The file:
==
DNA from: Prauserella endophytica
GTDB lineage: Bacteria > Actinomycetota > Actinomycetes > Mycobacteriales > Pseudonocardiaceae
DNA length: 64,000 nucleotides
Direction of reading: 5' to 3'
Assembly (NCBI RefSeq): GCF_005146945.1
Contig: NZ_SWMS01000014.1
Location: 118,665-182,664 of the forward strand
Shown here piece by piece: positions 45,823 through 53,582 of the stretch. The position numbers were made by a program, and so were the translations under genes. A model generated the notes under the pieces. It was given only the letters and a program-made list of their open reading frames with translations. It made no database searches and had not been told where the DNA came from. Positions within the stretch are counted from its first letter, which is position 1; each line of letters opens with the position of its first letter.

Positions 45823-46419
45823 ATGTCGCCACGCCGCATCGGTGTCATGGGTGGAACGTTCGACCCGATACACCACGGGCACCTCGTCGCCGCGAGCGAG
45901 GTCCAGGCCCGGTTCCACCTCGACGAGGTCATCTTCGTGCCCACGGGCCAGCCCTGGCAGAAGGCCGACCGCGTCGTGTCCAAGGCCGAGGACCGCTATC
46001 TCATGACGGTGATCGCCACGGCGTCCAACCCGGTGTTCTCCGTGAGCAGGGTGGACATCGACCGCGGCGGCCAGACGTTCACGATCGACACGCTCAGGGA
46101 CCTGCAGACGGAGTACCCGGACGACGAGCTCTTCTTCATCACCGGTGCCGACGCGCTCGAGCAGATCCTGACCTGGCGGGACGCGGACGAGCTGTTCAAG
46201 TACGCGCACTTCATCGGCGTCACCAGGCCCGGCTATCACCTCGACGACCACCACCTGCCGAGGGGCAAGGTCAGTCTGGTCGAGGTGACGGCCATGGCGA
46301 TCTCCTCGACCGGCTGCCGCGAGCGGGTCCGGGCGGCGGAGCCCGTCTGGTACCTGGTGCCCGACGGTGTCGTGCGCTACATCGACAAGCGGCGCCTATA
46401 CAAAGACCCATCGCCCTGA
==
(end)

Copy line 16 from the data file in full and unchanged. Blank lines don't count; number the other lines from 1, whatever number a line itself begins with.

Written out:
46401 CAAAGACCCATCGCCCTGA